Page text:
|Associate Director for Accelerators Stuart Henderson and Fermilab Director Pier Oddone give Energy Secretary Steven Chu a tour of the SRF Test Facility during his visit to the laboratory on June 2.|
Last week we had the privilege to host Energy Secretary Steven Chu at the laboratory. It was an opportunity for us to explain our program and ambitions, to showcase our facilities and to make the case for supporting the fundamental research that we do. Secretary Chu had not been to Fermilab since his days as a graduate student, when he was performing precision measurements in quantum chromodynamics. Secretary Chu’s understanding of physics is extremely broad, extending from issues in general relativity to biophysical processes at the cellular and molecular levels and precision measurements relevant to particle physics. While director at Berkeley Lab he oversaw a large group of students and postdocs carrying out research.
It is always fun and challenging to make a presentation to Secretary Chu. He has the ability to ask very deep questions that can easily put any presenter on the spot. His own public lecture to the Fermilab audience showed that he had given careful thought to our work. In fact he was modifying his own transparencies literally until the last minute, keeping his entourage on edge. His appreciation for the long-term research that we do was very evident during his public lecture.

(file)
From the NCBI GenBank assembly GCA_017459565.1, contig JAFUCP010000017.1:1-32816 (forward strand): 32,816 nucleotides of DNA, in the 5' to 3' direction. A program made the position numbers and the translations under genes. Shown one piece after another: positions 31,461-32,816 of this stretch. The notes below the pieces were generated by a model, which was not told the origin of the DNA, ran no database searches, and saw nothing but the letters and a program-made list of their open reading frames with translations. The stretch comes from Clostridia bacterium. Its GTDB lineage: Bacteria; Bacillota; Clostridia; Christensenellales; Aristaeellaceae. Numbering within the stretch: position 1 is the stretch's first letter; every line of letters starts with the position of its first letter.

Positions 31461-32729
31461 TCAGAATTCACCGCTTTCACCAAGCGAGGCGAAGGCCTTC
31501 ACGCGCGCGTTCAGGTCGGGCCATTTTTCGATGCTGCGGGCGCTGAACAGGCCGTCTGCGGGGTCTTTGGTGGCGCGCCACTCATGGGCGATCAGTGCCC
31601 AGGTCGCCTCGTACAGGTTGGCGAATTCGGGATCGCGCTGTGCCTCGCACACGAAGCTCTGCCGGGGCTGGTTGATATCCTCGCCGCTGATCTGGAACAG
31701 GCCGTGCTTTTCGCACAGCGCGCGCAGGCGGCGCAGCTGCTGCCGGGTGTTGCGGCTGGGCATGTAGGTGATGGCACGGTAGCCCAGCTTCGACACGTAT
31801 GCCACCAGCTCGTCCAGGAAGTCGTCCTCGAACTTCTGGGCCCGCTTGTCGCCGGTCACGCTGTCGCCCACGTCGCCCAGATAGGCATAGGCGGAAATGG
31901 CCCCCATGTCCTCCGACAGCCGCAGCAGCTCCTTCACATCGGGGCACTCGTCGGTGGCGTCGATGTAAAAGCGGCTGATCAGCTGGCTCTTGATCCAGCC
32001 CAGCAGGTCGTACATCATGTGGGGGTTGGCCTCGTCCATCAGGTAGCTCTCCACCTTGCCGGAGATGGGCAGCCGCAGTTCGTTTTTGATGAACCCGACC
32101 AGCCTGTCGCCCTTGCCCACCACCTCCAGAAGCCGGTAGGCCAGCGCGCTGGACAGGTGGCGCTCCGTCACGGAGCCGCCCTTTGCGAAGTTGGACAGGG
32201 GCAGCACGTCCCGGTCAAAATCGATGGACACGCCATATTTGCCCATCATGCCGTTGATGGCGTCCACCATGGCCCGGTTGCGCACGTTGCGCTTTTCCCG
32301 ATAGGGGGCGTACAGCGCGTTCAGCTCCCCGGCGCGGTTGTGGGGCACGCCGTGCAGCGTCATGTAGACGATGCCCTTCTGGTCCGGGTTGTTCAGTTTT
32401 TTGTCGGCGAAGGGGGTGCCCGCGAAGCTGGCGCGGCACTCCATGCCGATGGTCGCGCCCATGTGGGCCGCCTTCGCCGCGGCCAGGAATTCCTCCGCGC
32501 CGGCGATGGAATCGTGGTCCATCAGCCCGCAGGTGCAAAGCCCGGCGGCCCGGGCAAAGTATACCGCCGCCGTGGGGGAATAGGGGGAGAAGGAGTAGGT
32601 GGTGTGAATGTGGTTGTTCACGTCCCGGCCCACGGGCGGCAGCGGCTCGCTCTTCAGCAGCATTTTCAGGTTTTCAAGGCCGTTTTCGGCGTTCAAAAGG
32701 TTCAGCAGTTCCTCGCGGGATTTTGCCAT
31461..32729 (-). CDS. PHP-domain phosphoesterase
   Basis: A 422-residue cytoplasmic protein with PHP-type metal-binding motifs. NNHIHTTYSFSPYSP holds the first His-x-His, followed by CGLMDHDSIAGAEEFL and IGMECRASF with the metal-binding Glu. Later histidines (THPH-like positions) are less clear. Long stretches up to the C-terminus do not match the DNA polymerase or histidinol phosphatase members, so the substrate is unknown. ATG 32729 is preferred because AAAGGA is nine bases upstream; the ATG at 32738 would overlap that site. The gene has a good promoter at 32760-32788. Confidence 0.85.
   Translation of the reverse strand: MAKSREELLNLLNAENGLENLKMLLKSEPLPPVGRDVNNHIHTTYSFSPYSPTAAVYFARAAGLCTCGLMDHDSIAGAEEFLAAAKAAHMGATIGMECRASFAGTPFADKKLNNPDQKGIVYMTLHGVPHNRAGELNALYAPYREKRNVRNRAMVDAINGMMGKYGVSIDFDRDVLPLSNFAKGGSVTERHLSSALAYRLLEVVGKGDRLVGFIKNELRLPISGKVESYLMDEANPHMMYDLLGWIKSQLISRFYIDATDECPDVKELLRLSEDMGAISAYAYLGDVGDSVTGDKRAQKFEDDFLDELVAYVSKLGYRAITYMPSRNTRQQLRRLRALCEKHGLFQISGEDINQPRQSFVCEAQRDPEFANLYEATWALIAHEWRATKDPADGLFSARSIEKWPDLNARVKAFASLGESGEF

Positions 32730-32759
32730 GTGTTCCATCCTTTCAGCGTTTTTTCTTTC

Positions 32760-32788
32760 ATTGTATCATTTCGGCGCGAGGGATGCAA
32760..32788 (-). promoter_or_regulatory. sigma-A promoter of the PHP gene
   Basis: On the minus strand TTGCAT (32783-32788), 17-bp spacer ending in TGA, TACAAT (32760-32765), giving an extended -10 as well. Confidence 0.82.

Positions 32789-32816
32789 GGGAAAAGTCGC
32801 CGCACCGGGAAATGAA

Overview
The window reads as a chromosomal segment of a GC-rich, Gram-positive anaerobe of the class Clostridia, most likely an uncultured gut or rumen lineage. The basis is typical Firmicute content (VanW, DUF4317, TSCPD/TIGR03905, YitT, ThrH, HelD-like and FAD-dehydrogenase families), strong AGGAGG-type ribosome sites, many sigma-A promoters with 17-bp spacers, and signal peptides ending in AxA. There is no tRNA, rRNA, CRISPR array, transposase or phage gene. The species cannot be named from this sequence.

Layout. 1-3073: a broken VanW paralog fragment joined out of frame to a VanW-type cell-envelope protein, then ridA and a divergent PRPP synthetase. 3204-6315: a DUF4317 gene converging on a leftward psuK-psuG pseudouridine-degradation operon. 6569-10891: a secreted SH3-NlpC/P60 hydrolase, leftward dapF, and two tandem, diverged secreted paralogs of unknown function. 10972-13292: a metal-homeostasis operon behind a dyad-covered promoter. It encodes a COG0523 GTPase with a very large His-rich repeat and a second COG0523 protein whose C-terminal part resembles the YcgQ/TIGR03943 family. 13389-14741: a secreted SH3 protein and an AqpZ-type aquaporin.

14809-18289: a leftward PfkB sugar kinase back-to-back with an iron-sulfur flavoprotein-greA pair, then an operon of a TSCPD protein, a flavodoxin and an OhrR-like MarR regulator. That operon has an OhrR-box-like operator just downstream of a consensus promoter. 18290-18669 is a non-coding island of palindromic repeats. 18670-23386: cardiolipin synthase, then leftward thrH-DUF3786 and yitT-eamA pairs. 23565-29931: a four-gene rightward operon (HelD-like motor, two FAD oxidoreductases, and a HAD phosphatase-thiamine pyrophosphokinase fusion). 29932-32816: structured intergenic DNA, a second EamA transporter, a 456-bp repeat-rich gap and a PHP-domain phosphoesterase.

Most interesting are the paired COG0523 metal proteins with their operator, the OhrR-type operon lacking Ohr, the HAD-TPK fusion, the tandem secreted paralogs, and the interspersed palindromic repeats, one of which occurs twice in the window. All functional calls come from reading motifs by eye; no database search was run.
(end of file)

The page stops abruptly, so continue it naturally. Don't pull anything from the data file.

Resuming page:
His broad range of interests and depth has led the administration to call on him when there have been dreadful technical crises such as the Gulf oil spill disaster or the Fukushima reactors disaster that required complex analysis and solutions. Most recently he has begun leading an effort to understand the environmental issues in hydro-fracturing of natural gas reservoirs, or “fracking,” that have been in the news. In tackling these multi-dimensional problems, Secretary Chu has put together teams of experts in the national laboratories, universities and industries. The ability to mobilize these technical resources to solve national problems of scale has helped make the case for broad national support of science and engineering in the country, to the benefit of us all.